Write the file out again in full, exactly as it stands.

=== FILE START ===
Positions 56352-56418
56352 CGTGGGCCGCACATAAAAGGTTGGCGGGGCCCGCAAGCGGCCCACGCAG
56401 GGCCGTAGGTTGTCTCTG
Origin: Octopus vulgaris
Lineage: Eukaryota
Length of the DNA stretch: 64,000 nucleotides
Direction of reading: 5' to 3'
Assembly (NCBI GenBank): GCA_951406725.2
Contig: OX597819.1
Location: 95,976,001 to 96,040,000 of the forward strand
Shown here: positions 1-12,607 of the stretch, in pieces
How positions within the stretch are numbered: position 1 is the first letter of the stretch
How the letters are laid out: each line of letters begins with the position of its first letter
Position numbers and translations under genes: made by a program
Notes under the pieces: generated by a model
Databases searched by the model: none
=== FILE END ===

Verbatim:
Positions 56352-56418
56352 CGTGGGCCGCACATAAAAGGTTGGCGGGGCCCGCAAGCGGCCCACGCAG
56401 GGCCGTAGGTTGTCTCTG
Origin: Octopus vulgaris
Lineage: Eukaryota
Length of the DNA stretch: 64,000 nucleotides
Direction of reading: 5' to 3'
Assembly (NCBI GenBank): GCA_951406725.2
Contig: OX597819.1
Location: 95,976,001 to 96,040,000 of the forward strand
Shown here: positions 1-12,607 of the stretch, in pieces
How positions within the stretch are numbered: position 1 is the first letter of the stretch
How the letters are laid out: each line of letters begins with the position of its first letter
Position numbers and translations under genes: made by a program
Notes under the pieces: generated by a model
Databases searched by the model: none